Barrack huts dating back to World War One restored

Published
image copyrightGreat War Huts
image captionHuge numbers of barrack huts were produced during World War One to provide temporary housing for the large number of soldiers who enlisted. Most of the huts have not survived, but a group called Great War Huts is preserving those that remain. After the war, some were turned into homes and clubs, but many were just left to rot.
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image captionKev Smith, Tracey Mackenzie and Taff Gillingham, who are the team behind the project, created a crowdfunding page in 2015 and raised £4,345.
image copyrightGreat War Huts
image captionMr Gillingham said: "We thought there was clearly an interest and so we started looking for somewhere to build a proper visitors' centre to see a different view of World War One."
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image captionIn Autumn 2012, Ms Mackenzie came across Brook Farm at Hawstead, near Bury St Edmunds, and by April 2014 the team had moved the hire business to its new home. They gained planning permission for 11 wooden replica huts to house displays and provide lecture and exhibition spaces.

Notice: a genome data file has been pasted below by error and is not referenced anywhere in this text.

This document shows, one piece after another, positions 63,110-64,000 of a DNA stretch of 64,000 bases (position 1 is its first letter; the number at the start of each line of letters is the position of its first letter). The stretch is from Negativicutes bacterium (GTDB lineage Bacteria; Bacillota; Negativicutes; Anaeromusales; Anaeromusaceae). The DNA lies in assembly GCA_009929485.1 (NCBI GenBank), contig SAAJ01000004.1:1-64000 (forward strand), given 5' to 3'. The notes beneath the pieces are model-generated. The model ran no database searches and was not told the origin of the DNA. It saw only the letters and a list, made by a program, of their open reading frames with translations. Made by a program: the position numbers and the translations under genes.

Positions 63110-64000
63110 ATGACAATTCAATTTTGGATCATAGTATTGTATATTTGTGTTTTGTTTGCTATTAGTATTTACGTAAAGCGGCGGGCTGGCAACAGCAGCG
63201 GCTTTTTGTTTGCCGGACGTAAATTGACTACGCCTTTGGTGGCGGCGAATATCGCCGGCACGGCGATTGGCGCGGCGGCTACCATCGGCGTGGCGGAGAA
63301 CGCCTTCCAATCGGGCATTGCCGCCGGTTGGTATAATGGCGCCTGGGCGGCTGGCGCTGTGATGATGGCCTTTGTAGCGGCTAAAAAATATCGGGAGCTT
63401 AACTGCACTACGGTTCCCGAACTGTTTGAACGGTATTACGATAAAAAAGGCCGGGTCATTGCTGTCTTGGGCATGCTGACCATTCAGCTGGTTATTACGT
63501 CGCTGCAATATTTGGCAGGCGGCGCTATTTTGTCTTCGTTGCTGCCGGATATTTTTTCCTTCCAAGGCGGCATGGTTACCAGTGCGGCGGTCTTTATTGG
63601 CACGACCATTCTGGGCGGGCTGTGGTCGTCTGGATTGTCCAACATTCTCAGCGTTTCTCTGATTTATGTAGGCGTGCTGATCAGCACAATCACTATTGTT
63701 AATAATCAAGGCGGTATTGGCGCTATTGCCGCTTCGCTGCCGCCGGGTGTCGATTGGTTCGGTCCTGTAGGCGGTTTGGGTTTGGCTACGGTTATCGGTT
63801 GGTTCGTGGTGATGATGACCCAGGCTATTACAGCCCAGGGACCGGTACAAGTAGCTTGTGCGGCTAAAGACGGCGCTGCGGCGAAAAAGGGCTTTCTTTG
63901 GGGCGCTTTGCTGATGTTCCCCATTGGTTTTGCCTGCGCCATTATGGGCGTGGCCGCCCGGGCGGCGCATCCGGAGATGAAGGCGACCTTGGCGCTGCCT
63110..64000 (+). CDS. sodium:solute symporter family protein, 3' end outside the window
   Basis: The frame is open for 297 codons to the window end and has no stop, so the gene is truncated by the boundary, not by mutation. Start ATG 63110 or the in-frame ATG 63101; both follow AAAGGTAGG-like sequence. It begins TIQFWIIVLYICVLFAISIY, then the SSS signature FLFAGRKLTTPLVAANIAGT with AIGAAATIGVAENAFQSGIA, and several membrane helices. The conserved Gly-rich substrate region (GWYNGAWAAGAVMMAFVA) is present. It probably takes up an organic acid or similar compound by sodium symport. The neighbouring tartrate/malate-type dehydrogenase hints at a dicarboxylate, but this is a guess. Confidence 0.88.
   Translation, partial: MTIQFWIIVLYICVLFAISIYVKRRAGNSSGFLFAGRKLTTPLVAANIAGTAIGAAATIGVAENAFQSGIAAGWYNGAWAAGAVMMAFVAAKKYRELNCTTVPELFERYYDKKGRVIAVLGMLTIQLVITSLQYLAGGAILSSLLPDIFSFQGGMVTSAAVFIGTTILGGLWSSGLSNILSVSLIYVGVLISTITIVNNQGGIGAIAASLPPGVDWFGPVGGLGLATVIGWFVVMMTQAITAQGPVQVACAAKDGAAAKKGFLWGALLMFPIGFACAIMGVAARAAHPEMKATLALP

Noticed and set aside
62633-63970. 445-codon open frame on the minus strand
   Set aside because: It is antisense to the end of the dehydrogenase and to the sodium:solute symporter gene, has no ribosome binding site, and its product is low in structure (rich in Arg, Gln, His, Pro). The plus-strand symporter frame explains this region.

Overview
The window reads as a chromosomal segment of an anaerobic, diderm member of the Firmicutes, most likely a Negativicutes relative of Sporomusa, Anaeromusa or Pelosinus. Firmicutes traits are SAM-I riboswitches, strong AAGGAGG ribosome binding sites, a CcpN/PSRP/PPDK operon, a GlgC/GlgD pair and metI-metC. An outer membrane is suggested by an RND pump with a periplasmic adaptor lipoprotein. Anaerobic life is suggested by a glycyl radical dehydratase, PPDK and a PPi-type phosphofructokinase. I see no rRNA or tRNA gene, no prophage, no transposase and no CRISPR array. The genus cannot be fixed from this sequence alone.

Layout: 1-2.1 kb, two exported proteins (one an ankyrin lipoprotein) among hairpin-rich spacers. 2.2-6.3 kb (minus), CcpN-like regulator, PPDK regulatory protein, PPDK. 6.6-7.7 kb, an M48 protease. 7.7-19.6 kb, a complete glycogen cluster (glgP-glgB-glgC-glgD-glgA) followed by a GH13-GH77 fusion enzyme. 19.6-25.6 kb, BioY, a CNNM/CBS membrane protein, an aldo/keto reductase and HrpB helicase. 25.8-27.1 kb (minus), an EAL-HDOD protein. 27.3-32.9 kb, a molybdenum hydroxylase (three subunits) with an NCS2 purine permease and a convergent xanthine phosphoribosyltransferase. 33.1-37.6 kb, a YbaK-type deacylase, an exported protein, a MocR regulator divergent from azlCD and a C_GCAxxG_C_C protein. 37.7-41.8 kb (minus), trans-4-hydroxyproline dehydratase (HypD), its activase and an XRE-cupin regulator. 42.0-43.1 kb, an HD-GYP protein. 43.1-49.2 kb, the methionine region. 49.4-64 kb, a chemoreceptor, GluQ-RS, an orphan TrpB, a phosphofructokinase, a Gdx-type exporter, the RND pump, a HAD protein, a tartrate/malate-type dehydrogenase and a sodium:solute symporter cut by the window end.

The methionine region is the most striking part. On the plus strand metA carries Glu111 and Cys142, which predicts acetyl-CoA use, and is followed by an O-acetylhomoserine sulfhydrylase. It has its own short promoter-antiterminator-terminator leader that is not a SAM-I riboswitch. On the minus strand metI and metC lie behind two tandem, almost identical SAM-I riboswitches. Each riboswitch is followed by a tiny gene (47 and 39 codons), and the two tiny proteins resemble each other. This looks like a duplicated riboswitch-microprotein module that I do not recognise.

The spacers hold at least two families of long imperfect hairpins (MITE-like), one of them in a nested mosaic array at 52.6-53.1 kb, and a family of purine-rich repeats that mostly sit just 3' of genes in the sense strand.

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image captionThe huts include one used by the Ipswich Labour Club (pictured being dismantled) in Silent Street, Ipswich, as its meeting room. It was set to be demolished when the team stepped in.
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image captionA former Royal Naval Air Service hut from Aldeburgh was turned into a bungalow in Friston before it was transported to the site. The Hillside hut was part of the Aldeburgh aerodrome until it was closed in 1920 and the buildings were sold off.
image copyrightGreat War Huts
image captionThe Friston hut has now been fully restored including its guardroom and commander's desk.
image copyrightGreat War Huts
image captionOpen days and special events have taken place in the huts, to help raise money to support the project. The team hopes to open the huts permanently to the public from next year.